MPN to Further Tighten Data-Collection Activities

Beginning about a week ago and continuing through April, the Microgaming Poker Network (MPN) plans to implement the next part of its continuing series of changes to its online-poker platform.  MPN’s ongoing goal, stated several times over the past couple of years, is to level the playing field between newer, recreational, “net-depositing” players, and veteran online sharks.

This latest series of changes were announced earlier this month by MPN’s Head of Product (Network Games), Alex Scott, in an update on the MPN corporate blog.  Scott summarized the changes as follows.  Per Scott:

  • Fees will be charged on rebuy tournaments – March 14
  • We’ll no longer store hand histories at Anonymous Tables, or if you didn’t contribute to the pot – early April
  • We’re stopping grimming and table blocking in cash games, and requiring all cash game players to auto post blinds – early April
  • Fish Party (a popular Microgaming slot title), SNGs and MTTs are coming to mobile by April 21

All of the changes are designed to reduce, if not eliminate altogether, some of the software-based advantages popular used by many of online poker’s highest-volume players.  MPN is far from the only network that’s cracking down of rampant use of software aids by experienced online players, which in macro terms has caused damaged to the online economy by making the learning curve too steep and cost-excessive for casual players.  That cost-execessiveness has to measured in entertainment value, too, which can be inferred by how quickly and frequently losing player choose to (or don’t choose to) redeposit.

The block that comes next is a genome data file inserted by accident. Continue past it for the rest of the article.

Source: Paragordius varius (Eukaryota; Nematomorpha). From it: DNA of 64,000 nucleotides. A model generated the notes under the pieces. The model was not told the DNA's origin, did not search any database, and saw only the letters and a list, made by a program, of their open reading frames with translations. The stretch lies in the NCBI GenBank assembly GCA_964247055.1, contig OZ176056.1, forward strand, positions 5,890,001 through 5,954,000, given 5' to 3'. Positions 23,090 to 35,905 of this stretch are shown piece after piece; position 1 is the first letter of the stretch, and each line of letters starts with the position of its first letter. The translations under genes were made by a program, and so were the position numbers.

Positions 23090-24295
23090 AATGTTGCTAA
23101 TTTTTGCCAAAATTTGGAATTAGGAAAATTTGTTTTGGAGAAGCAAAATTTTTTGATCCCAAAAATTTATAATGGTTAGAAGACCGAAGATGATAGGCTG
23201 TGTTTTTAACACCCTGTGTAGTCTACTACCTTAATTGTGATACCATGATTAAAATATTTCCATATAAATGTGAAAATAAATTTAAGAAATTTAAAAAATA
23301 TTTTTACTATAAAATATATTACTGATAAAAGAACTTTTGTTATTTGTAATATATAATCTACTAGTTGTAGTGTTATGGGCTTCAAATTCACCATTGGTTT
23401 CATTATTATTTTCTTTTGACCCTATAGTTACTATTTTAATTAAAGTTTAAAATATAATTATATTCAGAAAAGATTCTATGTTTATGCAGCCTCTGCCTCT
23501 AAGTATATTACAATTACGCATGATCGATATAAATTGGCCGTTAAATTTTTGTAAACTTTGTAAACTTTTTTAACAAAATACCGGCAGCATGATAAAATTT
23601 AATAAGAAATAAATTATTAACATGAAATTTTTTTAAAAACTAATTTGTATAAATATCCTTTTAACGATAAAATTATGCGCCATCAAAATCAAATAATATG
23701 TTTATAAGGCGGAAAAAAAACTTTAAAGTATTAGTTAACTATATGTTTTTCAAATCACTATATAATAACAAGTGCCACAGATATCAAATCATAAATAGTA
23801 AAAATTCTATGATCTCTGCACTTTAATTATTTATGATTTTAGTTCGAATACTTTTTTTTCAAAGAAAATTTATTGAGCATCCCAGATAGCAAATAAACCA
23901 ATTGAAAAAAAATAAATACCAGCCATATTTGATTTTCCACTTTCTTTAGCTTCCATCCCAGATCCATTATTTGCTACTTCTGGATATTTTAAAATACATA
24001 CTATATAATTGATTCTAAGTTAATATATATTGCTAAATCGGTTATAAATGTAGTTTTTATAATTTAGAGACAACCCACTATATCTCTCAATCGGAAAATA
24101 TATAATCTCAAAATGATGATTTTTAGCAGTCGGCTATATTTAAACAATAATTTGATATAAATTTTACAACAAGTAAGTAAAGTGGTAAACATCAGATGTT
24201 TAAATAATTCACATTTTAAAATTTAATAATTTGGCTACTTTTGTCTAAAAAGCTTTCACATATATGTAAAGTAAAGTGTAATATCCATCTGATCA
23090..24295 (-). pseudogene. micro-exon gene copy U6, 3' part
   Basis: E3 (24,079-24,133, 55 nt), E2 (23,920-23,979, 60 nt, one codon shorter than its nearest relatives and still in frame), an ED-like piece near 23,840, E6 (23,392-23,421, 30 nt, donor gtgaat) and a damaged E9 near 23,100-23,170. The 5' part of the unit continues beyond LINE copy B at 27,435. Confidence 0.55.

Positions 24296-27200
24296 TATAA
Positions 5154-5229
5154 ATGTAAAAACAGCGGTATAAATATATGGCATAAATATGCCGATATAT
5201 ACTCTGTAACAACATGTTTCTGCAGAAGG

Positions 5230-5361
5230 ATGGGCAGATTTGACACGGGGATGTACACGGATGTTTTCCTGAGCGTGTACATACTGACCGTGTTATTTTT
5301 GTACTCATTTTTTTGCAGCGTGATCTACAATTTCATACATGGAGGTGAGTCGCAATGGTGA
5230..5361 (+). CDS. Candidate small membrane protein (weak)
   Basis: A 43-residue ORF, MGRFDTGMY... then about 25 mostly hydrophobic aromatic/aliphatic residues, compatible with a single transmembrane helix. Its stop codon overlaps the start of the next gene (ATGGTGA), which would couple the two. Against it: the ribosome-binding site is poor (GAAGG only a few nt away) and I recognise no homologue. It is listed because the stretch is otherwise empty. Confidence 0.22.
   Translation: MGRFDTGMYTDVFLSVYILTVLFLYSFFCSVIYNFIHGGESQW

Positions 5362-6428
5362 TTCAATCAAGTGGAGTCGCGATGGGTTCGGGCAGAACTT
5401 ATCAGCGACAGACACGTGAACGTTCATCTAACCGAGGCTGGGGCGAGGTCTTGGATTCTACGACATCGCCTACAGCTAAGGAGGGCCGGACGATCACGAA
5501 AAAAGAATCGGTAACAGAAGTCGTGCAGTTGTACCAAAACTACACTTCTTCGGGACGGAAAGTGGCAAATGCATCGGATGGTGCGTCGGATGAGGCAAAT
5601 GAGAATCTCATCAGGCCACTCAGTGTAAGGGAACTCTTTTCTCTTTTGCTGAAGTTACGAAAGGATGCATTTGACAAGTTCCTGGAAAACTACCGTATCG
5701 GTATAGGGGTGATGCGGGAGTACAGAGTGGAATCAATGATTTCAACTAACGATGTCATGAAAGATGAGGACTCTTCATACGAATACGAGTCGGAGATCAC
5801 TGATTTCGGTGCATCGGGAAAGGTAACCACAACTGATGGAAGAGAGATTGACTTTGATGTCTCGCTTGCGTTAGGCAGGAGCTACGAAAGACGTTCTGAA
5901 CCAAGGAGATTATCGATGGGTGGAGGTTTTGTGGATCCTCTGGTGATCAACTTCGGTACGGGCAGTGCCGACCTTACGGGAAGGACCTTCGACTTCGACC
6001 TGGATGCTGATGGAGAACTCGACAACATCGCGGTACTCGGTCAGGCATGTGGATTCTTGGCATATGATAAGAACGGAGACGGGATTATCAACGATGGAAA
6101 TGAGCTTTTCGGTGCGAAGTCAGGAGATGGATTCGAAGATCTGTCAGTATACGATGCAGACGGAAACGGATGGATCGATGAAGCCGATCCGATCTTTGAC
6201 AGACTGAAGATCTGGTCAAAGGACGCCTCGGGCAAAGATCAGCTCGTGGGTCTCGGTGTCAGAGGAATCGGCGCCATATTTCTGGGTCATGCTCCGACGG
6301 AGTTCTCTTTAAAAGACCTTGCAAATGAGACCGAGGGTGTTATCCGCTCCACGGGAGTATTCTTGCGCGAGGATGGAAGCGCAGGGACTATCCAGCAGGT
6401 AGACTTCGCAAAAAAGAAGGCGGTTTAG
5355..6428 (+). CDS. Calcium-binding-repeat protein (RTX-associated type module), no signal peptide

Taking the above items one at a time, beginning with the rake on re-buys in tourneys.  Scott and MPN announced this back on November, when the rake was implemented on a trial basis.  The results seemingly showed that the bottom-line numbers were better for MPN and its member rooms with the rake on re-buys in place, which likely outweighed any loss in player participation.

Despite the desire for increased profits being something of a truism, MPN’s Scott claimed mixed feelings on the topic.  As he wrote, “As a poker player, I hoped that this experiment would fail, that players would vote with their feet and that the trial would show we’d make less money from charging these fees in the long term. However, that has not been the case. In fact, the data and analysis we have to date shows that there would be a sustainable increase in revenue from charging these fees.

“As a software and services provider, our objective is to make as much money for our customers (poker rooms) – in the long term – as possible,” he stated.  And a bit later, “In this case, we’re increasing fees. I know that many players will not like this and will find it difficult to accept, so all I can do is be transparent about what we are doing and why.”